11 March 2022 10:11 AM GMT
A 3-judge Bench of the Supreme Court has referred to a larger bench the issue whether a person, on the strength of a driving licence for Light Motor Vehicles(LMV), can drive a Transport Vehicle having unladen weight below 7500 kilograms.A 3-judge Bench comprising Justice UU Lalit, Ravindra Bhat and PS Narasimha doubted the correctness of the decision given by a coordinate bench in the case...
A 3-judge Bench of the Supreme Court has referred to a larger bench the issue whether a person, on the strength of a driving licence for Light Motor Vehicles(LMV), can drive a Transport Vehicle having unladen weight below 7500 kilograms.
A 3-judge Bench comprising Justice UU Lalit, Ravindra Bhat and PS Narasimha doubted the correctness of the decision given by a coordinate bench in the case Mukund Dewangan v. Oriental Insurance Company Limited (2017) 14 SCC 663.
In Mukund Dewangan, a 3-judge Bench had held that a person holding a driving licence in respect of "light motor vehicle", could on the strength of that licence, be entitled to drive a "transport vehicle of light motor vehicle class" having unladen weight not exceeding 7500 kgs. A bench comprising Justice Amitava Roy, Justice Arun Mishra and Justice Sanjay Kishan Kaul held in Mukund Dewangan that a separate endorsement in the LMV driving licence is not required to drive a transport vehicle having unladen weight below 7500 kilograms. The bench held in Mukund Dewangan as follows :
"A transport vehicle and omnibus, the gross vehicle weight of either of which does not exceed 7,500 kg would be a light motor vehicle and also motor car or tractor or a road roller, 'unladen weight' of which does not exceed 7,500 kg and holder of a driving licence to drive class of "light motor vehicle" as provided in section 10(2)(d) is competent to drive a transport vehicle or omnibus, the gross vehicle weight of which does not exceed 7,500 kg or a motor car or tractor or road-roller, the "unladen weight" of which does not exceed 7,500 kg".
On May 3, 2018, a two-judge Bench in the case Bajaj Alliance General Insurance v Rambha Devi doubted the correctness of Mukund Dewangan and referred the matter a 3-judge bench observing that the decision was rendered ignoring certain relevant provisions of the Motor Vehicles Act such as Section 4(1), Section 7, Section 14, Rule 5 and 31 of The Central Rules Motor Vehicles Rules, 1989.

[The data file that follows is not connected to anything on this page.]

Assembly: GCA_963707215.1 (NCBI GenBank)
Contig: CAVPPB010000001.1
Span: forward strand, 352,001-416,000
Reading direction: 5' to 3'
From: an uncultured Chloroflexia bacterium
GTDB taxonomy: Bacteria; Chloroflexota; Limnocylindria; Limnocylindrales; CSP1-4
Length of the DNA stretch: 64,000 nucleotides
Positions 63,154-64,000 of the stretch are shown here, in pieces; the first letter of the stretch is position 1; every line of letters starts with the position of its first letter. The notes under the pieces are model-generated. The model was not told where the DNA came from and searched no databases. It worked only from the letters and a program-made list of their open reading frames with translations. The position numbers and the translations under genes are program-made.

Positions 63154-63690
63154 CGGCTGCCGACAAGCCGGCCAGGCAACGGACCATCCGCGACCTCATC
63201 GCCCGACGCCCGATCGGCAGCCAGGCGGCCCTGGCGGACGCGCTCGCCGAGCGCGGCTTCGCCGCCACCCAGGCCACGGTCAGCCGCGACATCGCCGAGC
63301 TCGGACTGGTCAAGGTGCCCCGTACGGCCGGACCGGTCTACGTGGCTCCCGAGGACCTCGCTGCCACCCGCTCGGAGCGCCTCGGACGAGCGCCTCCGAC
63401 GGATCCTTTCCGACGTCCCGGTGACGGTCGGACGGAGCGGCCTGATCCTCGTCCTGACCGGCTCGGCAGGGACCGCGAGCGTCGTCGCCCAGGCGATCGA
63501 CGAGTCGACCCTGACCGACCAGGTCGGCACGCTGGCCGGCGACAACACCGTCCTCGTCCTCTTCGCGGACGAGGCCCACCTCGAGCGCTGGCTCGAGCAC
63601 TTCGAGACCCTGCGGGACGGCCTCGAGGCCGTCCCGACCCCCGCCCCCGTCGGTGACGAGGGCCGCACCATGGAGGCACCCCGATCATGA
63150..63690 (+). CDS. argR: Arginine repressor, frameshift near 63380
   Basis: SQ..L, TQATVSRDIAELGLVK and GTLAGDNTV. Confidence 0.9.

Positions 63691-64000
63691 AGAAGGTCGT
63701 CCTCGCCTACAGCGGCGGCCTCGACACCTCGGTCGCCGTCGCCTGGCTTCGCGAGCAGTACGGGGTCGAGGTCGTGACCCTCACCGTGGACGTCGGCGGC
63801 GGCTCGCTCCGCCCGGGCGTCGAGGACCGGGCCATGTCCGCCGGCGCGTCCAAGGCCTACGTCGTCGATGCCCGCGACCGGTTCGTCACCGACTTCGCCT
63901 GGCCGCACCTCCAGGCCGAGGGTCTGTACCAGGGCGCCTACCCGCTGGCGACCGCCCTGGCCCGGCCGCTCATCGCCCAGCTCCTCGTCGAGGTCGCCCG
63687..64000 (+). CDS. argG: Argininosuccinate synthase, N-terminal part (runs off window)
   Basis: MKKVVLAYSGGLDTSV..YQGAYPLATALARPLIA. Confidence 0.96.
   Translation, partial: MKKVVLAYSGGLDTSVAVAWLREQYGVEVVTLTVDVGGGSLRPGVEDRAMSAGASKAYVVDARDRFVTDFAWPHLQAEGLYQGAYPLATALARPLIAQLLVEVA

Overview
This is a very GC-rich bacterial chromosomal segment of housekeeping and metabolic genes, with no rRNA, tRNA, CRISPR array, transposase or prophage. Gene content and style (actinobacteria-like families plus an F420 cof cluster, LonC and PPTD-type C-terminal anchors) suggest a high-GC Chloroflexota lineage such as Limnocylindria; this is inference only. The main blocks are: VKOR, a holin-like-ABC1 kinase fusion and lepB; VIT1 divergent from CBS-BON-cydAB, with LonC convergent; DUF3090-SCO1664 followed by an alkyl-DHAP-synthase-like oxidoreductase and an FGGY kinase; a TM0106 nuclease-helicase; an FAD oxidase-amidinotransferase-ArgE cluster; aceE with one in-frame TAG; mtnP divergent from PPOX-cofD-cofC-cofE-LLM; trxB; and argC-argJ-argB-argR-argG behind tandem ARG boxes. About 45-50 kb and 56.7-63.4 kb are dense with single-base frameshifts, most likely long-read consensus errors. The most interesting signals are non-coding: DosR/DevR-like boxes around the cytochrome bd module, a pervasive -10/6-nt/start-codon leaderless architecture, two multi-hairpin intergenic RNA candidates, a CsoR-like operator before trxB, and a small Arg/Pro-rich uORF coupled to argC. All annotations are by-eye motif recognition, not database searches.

The referral order noted that Section 4 provides for different minimum age criteria for LMV and transport licences - 18 years for the former and 20 years for the latter.
Also, as per Section 7, a person should have held LMV driving licence for at least one year to seek learners license for transport vehicle.
Section 14 provides different periods for the validity of LMV and transport licences.
Rule 5 prescribes a medical certificate to apply for transport licence whereas in the case of LMV, only a self declaration is sufficient.
Rule 31, specifically sub-rules (2), (3) and (4) provide for a difference in the syllabus and duration of training between transport and non-transport vehicles.
The Bench took note of the submission that though Section 3 of the Motor Vehicles Act was quoted in the decision in Mukund Dewangan, the latter part of Section 3 and the effect thereof was not noticed by the Court.
The latter part of said Section 3 stipulates that "no person shall so drive a transport vehicle other than the motor cab or motor cycle hired for his own use or rented under any scheme made under any scheme made under sub-section (2) of Section 75 unless his driving licence specifically entitles him so to do.
Senior Counsels appearing for Insurance Companies also drew the attention of the three-judge Bench towards several other provisions including the second proviso to Section 15 and Sections 180 and 181 of the Motor Vehicles Act, 1988.
The Bench noted the submissions that the provisions contemplate different regimes for those having licence to drive Light Motor Vehicles as against those licensed to drive Transport Vehicles.
The 3-judge Bench observed that the referral order is right and that the issue needs to be re-visited.
"Having bestowed our attention to the contentions raised by the learned counsel and the issues which fall for consideration, in our view, the referral order was right in stating that certain provisions were not noticed by this Court in its decision in Mukund Dewangan (supra). We are prima facie of the view that in terms of the referral order, the controversy in question needs to be re- visited"
However, since Mukund Dewangan was also rendered by a 3-judge bench, the bench said that it is appropriate that a larger bench decides the matter.
"Sitting in a combination of Three Judges, we deem it appropriate to refer the matters to a larger bench of more than Three Judges as the Hon'ble the Chief Justice of India may deem appropriate to constitute".
The Court has therefore directed the Registry to place the Special leave petitions before the CJI to constitute a Bench of appropriate strength to consider all the issues.
Mr. Jayant Bhushan, Mr. Gopal Sankaranaryanan, Mr. Siddhartha Dave,Senior Advocates as well as Mr. Amit Singh, Ms. Archana Pathak Dave, Mr. Kaustubh Shukla, Ms. Meenakshi Midha and Mr. Rajesh Kumar Gupta, Advocates, appeared for the insurance companies in the matter.
The Bench recorded their statement that the compensation in terms of the directions issued by the Courts below following the principles laid down in Mukund Dewangan (supra) has either been paid in full or shall be paid in terms of such directions.
Case Title: Bajaj Alliance General Insurance v Rambha Devi & Ors, CA 841/2018
Citation : 2022 LiveLaw (SC) 270
Click here to read/download the order